Quantity over Quality? A European Comparison of the Changing Nature of Transitions between Non-Employment and Employment
by Werner Eichhorst, Regina Konle-Seidl, Alison Koslowski, Paul Marx
(October 2010)
published in: Jochen Clasen and Daniel Clegg (eds.), Regulating the Risk of Unemployment. National Adaptations to Post-Industrial Labour Markets in Europe, Oxford: OUP, 2011, 281-296

This paper explores the empirical evidence for the claim that non-employed men and women in post-industrial labour markets are more likely to make the transition into employment than has previously been the case. It concludes that whilst the unemployed and the inactive remain distinct groups with regards to transitions into employment, post-industrial labour markets have indeed become more inclusive. Only a few countries saw decreased odds of transition over time for the unemployed, controlling for macro-economic conditions. The picture for the inactive is more mixed cross-nationally. Regarding the question whether an increasingly inclusive labour market is associated with a reduction in job quality, as measured by contract type, the study finds that there is a trend towards more precarious employment for the recently non-employed in some countries such as the Czech Republic, France, Italy and Belgium. In Denmark, Spain, the UK and Hungary, however, there was the opposite trend towards more permanent employment.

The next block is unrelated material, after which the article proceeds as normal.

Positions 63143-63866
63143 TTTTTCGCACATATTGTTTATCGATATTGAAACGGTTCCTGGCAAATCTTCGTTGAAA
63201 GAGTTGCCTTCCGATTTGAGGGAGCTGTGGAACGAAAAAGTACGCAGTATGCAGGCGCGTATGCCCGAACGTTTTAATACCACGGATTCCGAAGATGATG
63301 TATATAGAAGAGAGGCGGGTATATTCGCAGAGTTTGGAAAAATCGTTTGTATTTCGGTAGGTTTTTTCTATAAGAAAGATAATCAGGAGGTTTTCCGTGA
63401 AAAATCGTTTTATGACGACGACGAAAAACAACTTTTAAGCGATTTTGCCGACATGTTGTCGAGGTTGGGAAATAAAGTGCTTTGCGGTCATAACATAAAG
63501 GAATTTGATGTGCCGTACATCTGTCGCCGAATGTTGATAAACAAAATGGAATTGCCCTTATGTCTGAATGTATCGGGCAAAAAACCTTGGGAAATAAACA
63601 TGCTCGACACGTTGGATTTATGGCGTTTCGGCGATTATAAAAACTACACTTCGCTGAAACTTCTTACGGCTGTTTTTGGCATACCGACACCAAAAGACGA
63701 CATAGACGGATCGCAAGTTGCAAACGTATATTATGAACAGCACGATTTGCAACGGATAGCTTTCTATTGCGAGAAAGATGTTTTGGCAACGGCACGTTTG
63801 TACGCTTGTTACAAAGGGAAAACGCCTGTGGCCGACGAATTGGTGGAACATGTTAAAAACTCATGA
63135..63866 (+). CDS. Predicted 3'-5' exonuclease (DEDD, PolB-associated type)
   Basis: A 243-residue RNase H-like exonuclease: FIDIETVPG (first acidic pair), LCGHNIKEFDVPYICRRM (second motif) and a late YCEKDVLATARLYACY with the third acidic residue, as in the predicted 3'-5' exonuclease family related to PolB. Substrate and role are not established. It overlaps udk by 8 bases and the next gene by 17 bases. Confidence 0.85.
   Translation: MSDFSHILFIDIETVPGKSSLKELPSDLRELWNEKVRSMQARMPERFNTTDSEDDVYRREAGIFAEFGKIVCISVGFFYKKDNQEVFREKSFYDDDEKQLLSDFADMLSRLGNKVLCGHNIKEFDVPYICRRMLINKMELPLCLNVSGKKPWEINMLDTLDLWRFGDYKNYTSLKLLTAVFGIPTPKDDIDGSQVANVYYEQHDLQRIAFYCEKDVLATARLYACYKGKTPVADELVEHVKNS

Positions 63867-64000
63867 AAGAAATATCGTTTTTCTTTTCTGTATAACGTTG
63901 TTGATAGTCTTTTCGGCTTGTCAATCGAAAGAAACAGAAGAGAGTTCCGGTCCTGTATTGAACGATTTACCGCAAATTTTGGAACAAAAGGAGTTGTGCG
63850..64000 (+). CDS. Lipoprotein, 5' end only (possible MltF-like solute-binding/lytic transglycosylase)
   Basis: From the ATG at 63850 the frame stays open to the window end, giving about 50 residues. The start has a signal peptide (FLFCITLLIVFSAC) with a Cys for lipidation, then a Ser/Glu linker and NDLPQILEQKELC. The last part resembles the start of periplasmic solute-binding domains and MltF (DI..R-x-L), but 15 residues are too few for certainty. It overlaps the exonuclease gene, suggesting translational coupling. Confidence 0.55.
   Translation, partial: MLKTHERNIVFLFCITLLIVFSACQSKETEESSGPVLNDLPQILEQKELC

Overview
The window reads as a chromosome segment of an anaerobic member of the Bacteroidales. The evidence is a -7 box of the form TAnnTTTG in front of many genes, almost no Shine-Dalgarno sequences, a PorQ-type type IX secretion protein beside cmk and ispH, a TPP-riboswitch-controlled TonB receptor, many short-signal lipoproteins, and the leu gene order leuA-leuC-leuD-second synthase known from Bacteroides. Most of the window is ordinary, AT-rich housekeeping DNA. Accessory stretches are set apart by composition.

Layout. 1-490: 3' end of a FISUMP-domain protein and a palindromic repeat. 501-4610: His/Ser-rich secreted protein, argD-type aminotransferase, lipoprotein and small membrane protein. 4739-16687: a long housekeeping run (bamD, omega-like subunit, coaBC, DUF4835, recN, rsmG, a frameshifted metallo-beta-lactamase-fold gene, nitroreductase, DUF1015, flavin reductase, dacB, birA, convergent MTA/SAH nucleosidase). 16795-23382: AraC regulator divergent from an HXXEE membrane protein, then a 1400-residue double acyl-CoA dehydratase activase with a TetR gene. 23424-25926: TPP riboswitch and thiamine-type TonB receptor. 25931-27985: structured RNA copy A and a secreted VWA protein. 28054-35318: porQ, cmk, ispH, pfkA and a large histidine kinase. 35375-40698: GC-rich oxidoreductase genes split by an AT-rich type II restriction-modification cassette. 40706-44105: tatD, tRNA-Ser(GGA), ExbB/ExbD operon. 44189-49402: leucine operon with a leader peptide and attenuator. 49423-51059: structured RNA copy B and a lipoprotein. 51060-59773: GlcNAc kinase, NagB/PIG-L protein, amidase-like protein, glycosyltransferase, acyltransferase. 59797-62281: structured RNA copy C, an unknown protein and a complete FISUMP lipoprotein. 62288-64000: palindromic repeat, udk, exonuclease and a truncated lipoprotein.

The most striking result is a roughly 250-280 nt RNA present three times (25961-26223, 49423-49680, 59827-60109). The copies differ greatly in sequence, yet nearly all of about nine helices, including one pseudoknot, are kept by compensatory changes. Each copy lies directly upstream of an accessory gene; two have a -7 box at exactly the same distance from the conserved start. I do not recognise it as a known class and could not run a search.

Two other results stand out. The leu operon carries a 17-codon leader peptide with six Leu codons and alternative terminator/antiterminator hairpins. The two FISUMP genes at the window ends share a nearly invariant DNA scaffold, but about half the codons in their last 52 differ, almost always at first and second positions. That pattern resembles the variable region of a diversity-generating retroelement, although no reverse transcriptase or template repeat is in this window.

Text: See Discussion Paper No. 5285